Foods affect seasonal allergies. / Kathryn Kleinman/Getty Images
Milk, eggs, peanuts and tree nuts, fish and shellfish, wheat and soy: About 15 million Americans suffer from food allergies, and these eight are responsible for the majority of reactions.
Eating the tiniest bit can cause hives, itching or digestive problems in some people. For others, the response is more severe: difficulty breathing or loss of consciousness — symptoms of a potentially life-threatening reaction called anaphylaxis.
Most food allergies start in childhood, but adults may become allergic to foods they once ate with no problem. Surprised? Here are three more things you may not know about food allergies:
They’re not the same as a food intolerance. A food allergy triggers the immune system to release chemicals into your bloodstream, which can cause an immediate and sometimes severe response. Food intolerance reactions don’t involve the immune system; symptoms tend to come on gradually, are generally less serious and usually are limited to problems with digestion.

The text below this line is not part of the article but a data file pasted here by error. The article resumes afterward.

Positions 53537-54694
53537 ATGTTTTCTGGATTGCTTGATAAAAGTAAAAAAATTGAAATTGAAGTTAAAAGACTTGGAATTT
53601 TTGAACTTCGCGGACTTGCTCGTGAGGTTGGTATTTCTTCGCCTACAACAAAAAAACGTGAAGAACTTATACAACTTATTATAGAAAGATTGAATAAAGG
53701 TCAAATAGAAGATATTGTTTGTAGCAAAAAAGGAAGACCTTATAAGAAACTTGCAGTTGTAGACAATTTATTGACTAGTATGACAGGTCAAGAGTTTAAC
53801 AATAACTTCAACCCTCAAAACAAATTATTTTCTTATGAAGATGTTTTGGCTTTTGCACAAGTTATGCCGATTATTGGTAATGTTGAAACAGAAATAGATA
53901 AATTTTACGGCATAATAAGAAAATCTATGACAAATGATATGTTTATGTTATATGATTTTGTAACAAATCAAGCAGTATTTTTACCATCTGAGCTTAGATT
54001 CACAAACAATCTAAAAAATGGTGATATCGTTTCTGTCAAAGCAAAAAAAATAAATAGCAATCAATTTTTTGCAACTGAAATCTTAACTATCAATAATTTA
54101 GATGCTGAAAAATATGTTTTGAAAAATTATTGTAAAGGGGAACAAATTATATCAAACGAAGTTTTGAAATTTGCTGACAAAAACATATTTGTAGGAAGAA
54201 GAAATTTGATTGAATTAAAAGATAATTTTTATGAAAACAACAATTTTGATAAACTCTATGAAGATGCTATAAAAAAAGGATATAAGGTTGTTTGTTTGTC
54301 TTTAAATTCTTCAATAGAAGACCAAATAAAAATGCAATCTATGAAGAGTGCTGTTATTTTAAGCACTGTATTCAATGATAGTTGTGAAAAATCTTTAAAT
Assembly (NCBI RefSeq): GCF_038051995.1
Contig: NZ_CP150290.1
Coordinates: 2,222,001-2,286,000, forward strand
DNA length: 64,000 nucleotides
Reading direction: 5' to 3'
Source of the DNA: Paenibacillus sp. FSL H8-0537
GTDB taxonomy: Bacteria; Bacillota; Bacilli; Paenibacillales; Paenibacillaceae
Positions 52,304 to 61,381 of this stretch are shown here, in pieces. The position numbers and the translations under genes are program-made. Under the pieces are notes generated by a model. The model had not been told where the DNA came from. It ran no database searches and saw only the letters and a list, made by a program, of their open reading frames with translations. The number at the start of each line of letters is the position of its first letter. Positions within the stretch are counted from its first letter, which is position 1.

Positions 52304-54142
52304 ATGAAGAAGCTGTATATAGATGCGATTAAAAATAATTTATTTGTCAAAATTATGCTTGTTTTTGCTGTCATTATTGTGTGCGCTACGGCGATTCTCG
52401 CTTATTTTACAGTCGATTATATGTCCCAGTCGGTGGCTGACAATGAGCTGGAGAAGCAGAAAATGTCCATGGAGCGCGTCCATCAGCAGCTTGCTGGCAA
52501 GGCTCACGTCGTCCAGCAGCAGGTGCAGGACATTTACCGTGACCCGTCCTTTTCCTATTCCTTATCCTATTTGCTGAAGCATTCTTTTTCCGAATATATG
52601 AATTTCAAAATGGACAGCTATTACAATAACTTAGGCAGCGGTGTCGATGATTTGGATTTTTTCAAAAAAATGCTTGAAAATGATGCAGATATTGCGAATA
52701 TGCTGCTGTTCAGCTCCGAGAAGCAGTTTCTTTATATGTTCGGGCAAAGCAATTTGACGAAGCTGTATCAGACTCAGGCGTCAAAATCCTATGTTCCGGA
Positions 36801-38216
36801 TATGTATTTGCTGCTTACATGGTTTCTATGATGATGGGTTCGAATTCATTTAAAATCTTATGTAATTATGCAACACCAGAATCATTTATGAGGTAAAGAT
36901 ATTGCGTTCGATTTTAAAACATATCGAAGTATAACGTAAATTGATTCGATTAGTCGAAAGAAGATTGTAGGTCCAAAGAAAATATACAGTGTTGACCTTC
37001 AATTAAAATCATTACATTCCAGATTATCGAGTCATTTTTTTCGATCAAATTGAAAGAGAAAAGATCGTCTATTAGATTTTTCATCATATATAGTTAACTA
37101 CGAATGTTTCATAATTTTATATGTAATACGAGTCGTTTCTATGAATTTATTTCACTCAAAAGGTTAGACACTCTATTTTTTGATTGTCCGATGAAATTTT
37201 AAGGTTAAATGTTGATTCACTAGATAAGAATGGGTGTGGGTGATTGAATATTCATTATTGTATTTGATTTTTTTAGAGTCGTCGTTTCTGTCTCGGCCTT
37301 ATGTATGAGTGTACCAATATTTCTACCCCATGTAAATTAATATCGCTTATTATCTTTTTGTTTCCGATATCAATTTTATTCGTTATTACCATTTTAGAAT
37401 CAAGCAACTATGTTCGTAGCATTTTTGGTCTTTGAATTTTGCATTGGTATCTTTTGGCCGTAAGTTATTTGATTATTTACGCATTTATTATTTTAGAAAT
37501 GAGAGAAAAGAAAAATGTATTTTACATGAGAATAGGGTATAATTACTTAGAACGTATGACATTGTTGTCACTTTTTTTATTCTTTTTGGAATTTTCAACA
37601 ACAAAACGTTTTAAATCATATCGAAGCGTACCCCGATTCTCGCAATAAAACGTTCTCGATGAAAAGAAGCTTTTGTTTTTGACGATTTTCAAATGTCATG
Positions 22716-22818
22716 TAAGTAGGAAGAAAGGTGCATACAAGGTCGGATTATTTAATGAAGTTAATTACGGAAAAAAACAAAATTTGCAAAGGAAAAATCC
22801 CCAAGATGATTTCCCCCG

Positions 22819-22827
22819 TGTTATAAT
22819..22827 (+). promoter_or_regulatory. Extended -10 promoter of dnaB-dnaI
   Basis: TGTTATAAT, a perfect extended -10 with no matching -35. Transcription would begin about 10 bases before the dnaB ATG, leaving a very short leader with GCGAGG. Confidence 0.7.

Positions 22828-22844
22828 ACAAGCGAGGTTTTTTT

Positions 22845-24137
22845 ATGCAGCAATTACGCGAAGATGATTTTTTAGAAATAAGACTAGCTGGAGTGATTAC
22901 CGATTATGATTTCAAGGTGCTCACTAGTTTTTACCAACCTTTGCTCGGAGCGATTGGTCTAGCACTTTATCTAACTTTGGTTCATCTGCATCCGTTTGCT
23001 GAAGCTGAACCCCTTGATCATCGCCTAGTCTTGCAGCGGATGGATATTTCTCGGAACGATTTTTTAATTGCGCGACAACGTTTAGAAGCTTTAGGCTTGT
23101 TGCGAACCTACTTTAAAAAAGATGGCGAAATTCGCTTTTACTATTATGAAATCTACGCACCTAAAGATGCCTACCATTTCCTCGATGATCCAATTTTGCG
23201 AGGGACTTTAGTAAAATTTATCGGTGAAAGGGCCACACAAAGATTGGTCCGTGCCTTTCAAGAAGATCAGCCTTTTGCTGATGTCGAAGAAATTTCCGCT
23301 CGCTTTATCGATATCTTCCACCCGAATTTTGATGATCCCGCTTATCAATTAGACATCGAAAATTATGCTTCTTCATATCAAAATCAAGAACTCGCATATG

Many people can’t tell a tree nut from a peanut. In a recent study, researchers found that adults and children correctly identified less than half of the assorted nuts in a display. Knowing the difference matters: An estimated 1.8 million Americans have an allergy to tree nuts, which are among the leading causes of fatal and near-fatal allergic reactions.
Some fruits and veggies can aggravate your allergies. That’s because some produce has proteins that are similar to those found in certain pollens. If you’re allergic to ragweed, for example, eating melons, bananas or cucumber can make your mouth or throat itch. If you’re allergic to grasses, you may react to tomatoes, celery and peaches.